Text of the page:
[ RadSafe ] Myth or Fact? (Dental dose)

Michael McCarty mccartmj at michigan.gov
Wed Aug 30 08:49:37 CDT 2006

I applaud the prospect of dose reduction with the digital revolution,
but beware of the break-in period for the staff to effectively apply
their training on digital radiography.

I had the dubious honor of being the first patient to have a digital
bitewing exam in my dentist's office.  They got a decent image after 4
or 5 attempts.  The computer kept registering an insufficient radiation
warning and the image was extremely faint.

I don't know if my question, "What's that circular artifact on the
image?" was really understood or helped the group solve the problem.  By
that point the group consisted of the dental hygienist, a dental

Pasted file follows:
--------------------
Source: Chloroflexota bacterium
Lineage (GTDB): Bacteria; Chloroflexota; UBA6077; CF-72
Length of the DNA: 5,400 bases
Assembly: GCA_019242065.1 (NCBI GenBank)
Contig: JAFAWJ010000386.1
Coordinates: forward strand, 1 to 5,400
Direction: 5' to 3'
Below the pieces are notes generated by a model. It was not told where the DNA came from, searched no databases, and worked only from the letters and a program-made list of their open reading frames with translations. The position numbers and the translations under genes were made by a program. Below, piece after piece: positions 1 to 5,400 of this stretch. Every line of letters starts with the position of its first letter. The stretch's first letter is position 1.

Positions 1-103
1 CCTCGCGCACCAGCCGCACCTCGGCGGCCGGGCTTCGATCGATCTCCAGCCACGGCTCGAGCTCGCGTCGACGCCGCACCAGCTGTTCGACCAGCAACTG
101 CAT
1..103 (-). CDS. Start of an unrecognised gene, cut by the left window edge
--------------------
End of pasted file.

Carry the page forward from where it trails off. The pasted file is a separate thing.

assistant, and finally the dentist.  The problem was resolved when the
dentist turned the imaging device over so that the automatic exposure
sensor was behind the image receptor relative to the radiation source.


Michael J. McCarty
Physicist, MDEQ Radiological Laboratory

Michigan Department of Environmental Quality
Waste and Hazardous Materials Division
Radiological Protection and Medical Waste Section
Environmental Monitoring Unit
815 Terminal Road
Lansing, MI  48906

phone:  517-335-8196
fax:  517-335-9551
e-mail:  mccartmj at michigan.gov

>>> Yoshihiko Hayakawa <yhayaka at tdc.ac.jp> 08/30/06 6:18 AM >>>
Dear RADSAFE subscribers,

As indicated by Mr. Don Parry, the use of digital sensors has
possibilities of the dose reduction.

More information about the RadSafe mailing list